Sunday, 23 August 2020
HELEN MACIE OSTERMAN - MAKER'S MARK (2012)
Why do a sleazy antique dealer and a wealthy collector suddenly become interested in an unknown artist named Jo Allison? Is it the mysterious goblet she used in three still-life paintings? Jo's apartment is burglarized, and she is followed and threatened. When she attempts to determine the provenance of the goblet, she discovers that it might be a priceless artifact. Thieves follow her to Chicago and to the home of a blind woman in Riverside who also owns one of the goblets. The exciting climax takes place on the steps of the Art Institute of Chicago, between the roaring lions.
Not a book I would have contemplated reading other than the need to read a Helen for a Goodreads challenge. The ones I had on the pile weren't really singing out to me.... Helen MacInnes mainly and the advantage to this was it was an Audible book, so I could multi-task - not something you can say about many men - by working and reading at the same time.
The plot is exactly as above and I was moderately interested in the goings-on. Our main character, is Jo Allison. Events are related as they impact on her. Namely an unhealthy interest in her work as a ruse to possess a priceless goblet... burglary, stalking, threats, intimidation, escalation and on the upside a chance to get close to the cop looking into the initial burglary. Romance and a possible brighter future if the goblet mystery can be put to bed.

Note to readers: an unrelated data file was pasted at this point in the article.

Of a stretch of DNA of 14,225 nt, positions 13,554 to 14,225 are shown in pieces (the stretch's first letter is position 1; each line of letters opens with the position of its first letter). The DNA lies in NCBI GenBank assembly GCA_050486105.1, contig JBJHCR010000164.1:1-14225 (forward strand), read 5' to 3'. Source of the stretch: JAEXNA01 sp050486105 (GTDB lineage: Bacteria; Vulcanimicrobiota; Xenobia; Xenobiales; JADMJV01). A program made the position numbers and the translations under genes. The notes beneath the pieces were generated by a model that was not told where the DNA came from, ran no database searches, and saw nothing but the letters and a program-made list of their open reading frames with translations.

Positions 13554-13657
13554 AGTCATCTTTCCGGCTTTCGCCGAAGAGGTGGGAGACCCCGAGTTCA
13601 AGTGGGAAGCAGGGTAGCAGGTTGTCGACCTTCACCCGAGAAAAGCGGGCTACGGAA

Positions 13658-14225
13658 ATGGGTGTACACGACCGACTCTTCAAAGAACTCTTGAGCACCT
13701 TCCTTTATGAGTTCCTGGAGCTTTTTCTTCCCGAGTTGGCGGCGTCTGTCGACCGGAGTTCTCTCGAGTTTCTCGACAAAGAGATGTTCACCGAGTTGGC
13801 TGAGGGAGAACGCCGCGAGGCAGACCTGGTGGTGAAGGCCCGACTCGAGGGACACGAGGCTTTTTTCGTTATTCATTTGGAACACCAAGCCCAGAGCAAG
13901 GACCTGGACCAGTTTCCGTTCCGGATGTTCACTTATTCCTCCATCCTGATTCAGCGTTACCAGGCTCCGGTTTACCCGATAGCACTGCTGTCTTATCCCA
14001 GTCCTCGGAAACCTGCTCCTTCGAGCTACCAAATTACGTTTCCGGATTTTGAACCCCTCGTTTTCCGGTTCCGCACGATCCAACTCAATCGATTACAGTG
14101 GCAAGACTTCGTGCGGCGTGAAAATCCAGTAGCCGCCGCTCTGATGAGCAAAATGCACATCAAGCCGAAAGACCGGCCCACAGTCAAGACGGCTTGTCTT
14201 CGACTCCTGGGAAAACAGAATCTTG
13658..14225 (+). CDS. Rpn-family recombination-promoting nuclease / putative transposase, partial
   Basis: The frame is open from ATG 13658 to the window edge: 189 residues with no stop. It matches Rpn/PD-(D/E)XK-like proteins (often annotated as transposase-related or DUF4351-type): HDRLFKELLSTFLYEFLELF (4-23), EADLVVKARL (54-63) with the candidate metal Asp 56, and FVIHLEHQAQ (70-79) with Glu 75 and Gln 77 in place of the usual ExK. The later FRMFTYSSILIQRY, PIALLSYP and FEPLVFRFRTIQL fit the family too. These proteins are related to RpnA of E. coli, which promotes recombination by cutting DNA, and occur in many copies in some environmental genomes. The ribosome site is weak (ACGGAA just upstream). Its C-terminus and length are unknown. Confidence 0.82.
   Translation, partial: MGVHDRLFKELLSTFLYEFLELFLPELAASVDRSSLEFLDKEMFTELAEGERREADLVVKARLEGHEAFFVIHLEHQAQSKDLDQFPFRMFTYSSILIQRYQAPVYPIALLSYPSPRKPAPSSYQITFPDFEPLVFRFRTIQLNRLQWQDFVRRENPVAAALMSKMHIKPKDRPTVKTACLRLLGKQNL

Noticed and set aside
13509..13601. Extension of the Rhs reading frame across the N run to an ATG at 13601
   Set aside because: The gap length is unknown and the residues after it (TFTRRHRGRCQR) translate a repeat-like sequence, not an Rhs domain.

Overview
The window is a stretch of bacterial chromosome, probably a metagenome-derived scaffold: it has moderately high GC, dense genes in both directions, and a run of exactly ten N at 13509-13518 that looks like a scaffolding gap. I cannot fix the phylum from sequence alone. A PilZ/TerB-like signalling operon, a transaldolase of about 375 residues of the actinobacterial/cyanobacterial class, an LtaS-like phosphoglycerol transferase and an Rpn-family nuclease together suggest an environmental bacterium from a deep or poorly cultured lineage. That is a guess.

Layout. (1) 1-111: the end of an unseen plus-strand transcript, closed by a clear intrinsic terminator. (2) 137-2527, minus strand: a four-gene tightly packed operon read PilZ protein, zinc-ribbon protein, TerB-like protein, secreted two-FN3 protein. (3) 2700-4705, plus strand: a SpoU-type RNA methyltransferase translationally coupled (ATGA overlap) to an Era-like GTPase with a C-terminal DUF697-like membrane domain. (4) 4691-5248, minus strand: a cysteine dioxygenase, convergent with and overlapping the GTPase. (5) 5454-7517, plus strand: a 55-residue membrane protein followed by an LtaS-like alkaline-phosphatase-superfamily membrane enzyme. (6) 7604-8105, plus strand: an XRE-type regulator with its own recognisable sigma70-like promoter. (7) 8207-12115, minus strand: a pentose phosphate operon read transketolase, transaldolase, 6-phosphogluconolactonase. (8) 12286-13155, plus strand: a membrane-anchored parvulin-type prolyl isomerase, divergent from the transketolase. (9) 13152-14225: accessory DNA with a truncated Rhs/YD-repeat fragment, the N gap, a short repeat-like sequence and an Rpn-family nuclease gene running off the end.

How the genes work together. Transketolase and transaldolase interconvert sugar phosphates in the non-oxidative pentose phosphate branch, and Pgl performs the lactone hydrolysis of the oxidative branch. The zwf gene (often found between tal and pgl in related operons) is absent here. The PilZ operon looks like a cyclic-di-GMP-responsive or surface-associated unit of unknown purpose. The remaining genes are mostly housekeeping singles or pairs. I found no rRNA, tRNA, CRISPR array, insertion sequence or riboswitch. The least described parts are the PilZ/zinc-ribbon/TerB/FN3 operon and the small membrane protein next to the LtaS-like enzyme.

Overall it was okay, nothing amazing or stunning, conversely nothing too irritating. The main character was likable and the author does a decent job in building tension and portraying Jo's increasing isolation and fears as she worries over who she can trust throughout the book.
Not great, not awful, bang average if I'm honest. If I was a big fan of cozy type mysteries I'd probably have enjoyed it more.
3 from 5
Read - (listened to) August, 2020
Published - 2012
Page count - 229 (6 hrs 14 mins)
Source - Audible purchase
Format - Audible